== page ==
Worst On-Time Performance Since Agency Started Keeping
Things aren't getting
any better on the nation's airlines. Figures released Tuesday by
the Department of Transportation show carriers posted a sharp
increase in cancellations through May of this year, and the lowest
percentage of on-time flights since the DOT began keeping track of
performance in 1995.
CNN Money reports about 73.6 percent of the roughly three
million flights between January and May were on time. That's down
from the same period last year, when carriers were able to make
their scheduled times 77.4 percent of the time.
At least those flights made it to their destinations. In the
same period this year, airlines cancelled 75.925 flights, a 79
percent gain over last year.
Hawaiian Airlines was best able to get passengers to their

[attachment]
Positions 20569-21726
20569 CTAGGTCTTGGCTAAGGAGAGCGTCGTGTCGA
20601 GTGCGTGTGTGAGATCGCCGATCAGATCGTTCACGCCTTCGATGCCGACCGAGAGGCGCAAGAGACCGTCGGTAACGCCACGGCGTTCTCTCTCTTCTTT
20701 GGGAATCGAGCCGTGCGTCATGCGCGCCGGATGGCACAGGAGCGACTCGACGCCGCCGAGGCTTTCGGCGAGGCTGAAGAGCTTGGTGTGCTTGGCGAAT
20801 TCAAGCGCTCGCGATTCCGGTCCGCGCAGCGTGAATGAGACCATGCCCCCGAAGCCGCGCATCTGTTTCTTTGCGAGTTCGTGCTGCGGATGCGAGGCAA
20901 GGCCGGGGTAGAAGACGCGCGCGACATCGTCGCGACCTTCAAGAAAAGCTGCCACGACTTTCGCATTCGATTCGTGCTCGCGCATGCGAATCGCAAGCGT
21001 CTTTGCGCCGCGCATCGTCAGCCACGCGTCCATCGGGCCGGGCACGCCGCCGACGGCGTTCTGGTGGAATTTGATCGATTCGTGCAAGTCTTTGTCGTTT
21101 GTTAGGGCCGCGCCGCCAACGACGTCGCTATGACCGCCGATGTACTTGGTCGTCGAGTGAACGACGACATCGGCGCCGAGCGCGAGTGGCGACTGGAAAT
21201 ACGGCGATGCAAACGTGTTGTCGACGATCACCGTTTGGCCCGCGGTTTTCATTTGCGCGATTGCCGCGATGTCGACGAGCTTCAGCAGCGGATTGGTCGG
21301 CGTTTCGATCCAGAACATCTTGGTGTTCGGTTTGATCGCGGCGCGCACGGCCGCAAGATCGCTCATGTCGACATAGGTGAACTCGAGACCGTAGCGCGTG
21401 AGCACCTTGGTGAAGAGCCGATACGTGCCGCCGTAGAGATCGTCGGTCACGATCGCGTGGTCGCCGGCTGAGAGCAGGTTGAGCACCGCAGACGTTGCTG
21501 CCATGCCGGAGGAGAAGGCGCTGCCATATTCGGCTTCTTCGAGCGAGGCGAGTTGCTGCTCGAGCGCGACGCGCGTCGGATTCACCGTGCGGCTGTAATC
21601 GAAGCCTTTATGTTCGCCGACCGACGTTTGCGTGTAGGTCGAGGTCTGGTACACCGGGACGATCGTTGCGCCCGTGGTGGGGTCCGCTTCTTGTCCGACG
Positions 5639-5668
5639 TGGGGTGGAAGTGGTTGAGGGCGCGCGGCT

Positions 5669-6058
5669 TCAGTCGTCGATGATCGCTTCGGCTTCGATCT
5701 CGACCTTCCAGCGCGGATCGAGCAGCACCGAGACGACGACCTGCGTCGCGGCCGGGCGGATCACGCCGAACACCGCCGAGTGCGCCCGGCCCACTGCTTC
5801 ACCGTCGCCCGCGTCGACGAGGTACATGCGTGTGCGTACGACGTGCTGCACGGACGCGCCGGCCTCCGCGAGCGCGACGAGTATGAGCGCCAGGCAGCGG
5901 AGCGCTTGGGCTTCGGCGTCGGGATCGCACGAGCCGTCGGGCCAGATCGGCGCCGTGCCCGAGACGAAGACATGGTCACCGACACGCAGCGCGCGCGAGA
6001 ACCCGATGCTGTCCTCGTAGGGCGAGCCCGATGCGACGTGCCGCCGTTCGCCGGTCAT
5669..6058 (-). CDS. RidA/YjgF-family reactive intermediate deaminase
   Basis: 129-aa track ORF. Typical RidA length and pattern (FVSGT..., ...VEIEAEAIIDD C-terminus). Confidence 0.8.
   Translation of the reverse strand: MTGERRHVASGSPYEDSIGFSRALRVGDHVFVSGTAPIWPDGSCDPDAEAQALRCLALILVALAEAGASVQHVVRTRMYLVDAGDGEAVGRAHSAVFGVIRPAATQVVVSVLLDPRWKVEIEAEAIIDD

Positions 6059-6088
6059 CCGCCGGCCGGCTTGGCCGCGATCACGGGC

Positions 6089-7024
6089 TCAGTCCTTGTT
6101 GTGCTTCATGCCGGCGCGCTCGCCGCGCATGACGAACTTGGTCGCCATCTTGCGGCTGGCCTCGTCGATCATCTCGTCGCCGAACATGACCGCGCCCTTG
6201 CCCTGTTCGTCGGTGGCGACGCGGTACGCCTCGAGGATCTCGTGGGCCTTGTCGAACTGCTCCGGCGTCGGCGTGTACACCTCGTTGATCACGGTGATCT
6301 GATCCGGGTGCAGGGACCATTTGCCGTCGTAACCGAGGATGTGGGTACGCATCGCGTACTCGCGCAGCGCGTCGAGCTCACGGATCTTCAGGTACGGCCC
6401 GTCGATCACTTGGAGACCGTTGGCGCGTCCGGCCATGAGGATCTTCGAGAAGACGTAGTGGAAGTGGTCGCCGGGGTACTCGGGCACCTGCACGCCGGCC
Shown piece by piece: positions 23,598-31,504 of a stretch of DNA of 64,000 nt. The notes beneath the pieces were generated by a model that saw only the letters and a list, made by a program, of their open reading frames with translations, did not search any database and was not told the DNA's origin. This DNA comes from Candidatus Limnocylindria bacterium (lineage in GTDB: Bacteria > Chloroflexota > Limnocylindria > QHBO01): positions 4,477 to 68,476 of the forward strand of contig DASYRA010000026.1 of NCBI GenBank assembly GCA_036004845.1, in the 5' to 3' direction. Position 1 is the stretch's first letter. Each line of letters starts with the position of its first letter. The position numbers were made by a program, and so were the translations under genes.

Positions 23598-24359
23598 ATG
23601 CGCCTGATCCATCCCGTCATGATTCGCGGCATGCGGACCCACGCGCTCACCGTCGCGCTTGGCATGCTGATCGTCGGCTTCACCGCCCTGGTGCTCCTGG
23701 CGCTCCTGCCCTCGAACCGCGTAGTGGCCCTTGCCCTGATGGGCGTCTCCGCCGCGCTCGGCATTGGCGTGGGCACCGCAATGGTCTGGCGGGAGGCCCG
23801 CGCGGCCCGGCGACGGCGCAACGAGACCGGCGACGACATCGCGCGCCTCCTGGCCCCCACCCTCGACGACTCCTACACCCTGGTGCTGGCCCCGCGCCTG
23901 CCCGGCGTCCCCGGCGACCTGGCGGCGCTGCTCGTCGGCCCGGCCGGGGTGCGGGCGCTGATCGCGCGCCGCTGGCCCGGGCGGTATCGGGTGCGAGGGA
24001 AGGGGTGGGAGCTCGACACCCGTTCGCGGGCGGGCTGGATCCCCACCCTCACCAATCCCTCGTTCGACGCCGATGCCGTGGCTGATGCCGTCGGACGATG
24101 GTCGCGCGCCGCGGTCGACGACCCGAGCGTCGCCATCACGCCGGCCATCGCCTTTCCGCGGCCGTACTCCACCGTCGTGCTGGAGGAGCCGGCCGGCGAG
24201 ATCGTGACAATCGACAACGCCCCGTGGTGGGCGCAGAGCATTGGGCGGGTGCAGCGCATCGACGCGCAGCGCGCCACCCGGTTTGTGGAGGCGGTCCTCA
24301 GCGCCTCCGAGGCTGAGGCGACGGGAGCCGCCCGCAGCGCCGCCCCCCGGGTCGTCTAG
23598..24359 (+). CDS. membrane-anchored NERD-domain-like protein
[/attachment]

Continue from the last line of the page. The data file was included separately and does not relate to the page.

destinations on time, according to the DOT. US Airways, on the
other hand, was only able to get passengers to the gate as
scheduled 67.9 percent of the time. American Airlines and its
American Eagle regional subsidiary combined to cancel the most
flights in May, with 2.2 percent of their domestic flights scrubbed
from the board.
Passengers might be able to
stack the odds in their favor somewhat, depending on departure
points and destinations. For example, a passenger flying from
Portland, OR to Oakland, CA stands a great chance of departing and
arriving on time -- as each airport ranked at the top of those
On the other hand, if you're flying from
Chicago O'Hare to Newark... well, we hear Greyhound has some great
deals going on right now. Ditto for passengers planning to fly US
Airways flight 1569 from Boston to Philadelphia, which was delayed
almost 96 percent of the time through May, according to the
Not surprisingly, passenger complaints are also up -- jumping 49
percent over 2006, to 929 grievances filed over shoddy airline